I refer to ‘Parent, teachers grapple with online classes’ and ‘Problems aplenty as teachers shift to online learning’ dated 7 April 2020.
As the saying goes, educators are for real they not only work during school holidays but even in crisis.
Besides ‘teaching and learning’ of course prior assessment should be done too.
The Covid-19 pandemic is a blessing in disguise.
Within the Movement Control Order period, most educational institutions have already started ‘teaching and learning’ online.
And now it's time for prospective students to submit their course work assignments.
In the 'Standard of Procedures' teachers will gather to begin the coordination process of marking the coursework, but due to MRO, educators are to do it 'remotely' and 'online'.
Once agreed and approved by the group, the marking process begins.
In the current situation, prospective students will submit assignments that have been completed through the Google Classroom site or a teacher-approved platform site.
Under normal circumstances, marking work involves the use of thousands of sheets of paper per study session, significant printing and email costs, and considerable staff time.
The implementation of the online marking system may be an innovation or innovation to replace previous paper-based systems in some courses.
Indeed, this is a good thing if teachers are invited to participate and be trained.
Keep in mind that not all are ICT (IT) competent or literate.
If only the instructions and guidelines were issued and the user had to suppress everything, then the chances of success would be apparent.
At least equipment and hardware with the ability to digitally assign tasks should be provided and lent to a group of markers.
Students submit assignments directly to courses using electronic drop-boxes in their learning management systems, and teachers use computers to mark (manually) and return student assignments electronically.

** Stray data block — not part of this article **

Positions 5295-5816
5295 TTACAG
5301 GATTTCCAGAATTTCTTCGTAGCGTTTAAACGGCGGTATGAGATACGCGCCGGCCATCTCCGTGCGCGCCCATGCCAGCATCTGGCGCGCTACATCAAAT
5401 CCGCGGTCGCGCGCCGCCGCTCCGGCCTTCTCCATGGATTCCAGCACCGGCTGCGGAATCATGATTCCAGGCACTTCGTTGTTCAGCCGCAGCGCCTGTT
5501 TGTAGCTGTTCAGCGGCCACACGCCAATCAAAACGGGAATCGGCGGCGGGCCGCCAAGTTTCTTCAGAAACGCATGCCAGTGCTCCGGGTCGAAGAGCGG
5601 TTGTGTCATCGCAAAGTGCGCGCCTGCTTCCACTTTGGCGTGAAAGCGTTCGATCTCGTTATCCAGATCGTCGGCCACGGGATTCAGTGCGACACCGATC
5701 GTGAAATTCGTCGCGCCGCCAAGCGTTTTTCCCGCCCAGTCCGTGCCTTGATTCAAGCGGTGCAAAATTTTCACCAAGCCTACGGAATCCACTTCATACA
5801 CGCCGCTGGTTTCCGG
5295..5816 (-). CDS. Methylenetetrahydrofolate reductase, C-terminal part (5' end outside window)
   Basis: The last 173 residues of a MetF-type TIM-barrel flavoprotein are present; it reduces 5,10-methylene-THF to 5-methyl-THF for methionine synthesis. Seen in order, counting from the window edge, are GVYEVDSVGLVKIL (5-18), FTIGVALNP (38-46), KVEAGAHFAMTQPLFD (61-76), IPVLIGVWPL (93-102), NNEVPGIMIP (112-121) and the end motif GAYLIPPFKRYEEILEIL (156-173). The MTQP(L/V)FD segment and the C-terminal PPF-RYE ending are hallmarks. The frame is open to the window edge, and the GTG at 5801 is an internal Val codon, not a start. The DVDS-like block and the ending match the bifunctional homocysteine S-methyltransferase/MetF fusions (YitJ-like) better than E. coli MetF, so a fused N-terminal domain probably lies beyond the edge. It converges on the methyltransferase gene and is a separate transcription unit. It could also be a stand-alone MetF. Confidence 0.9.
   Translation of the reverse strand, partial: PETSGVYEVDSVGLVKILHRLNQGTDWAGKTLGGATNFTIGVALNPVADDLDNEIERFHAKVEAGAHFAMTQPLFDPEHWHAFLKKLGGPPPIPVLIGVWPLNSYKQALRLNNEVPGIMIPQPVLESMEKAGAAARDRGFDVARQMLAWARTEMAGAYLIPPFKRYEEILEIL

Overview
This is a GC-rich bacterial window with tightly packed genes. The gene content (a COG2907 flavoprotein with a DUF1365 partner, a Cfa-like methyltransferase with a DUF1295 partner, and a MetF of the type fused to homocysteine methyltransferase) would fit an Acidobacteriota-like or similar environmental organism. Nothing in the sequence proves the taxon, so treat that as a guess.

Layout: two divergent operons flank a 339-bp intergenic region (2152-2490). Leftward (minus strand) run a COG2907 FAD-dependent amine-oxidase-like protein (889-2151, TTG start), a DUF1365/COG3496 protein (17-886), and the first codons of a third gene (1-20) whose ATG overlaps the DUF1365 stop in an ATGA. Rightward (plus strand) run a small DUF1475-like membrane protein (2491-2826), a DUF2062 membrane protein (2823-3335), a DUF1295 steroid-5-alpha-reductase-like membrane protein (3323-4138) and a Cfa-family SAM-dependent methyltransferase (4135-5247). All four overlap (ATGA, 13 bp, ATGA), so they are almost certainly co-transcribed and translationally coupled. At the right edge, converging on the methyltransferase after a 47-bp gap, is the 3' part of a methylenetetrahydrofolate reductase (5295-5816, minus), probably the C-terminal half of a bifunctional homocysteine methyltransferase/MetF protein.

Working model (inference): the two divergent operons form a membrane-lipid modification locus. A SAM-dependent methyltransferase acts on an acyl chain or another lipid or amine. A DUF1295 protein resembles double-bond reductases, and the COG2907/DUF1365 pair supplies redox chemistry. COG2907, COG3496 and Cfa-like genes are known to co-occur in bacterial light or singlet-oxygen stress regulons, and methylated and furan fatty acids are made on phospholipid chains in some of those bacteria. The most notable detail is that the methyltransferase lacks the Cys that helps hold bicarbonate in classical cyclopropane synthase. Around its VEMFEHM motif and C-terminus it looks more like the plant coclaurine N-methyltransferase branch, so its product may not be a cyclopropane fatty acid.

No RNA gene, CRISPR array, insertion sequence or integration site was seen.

Can you imagine educators marking on-line? An assignment may constitute 10-15 pages per student.
In developed countries, software tools such as the Stylus, Track Track or Track Markup in Microsoft Word or Turnitin's Grade Mark which also enables them to review plagiarism and provide final grades.
Teachers can access these tools on a computer or use any computer to make online markings.
For those who are familiar with Word usage, you need to know how to build macros; shortcuts that allow pre-defined text insertion for commonly used comments when marking assignments.
The development of macro sets needs to be developed for more specific comments for individual disciplines or educators.
Teachers should also be exposed and adapted to the online marking options most appropriate for their courses and students and to meet the learning objectives identified.
Online marking provides students with time savings, better feedback, and opportunities to reduce costs.
The positive impact on the environment is expressed through the slogan 'save the planet, one task at a time'.
Students will also get feedback quickly and timely.
Teachers can make corrections more clearly and more professionally, reduce concern about paper loss, ease and comfort and effectively reduce paper use.
The goal for innovation may have been met.
In any attempt to change, the main challenge is the resistance of the teacher or the concern about effectiveness.
Most teachers are more comfortable with regular paper-marking assignments and some try but can't adapt to the technology.
In course programs, such as math, physics, and chemistry, the nature of the assignment itself makes online marking more difficult.
Handwriting assignments may be easier, especially for first-year students, than learning the complex programs required to enter formulas electronically.
Fundamentals of financial foundation for technology are important where maintenance, replacement, and training factors continue to be a major cost factor.
Familiarity and technological readiness of the technology needs to be improved.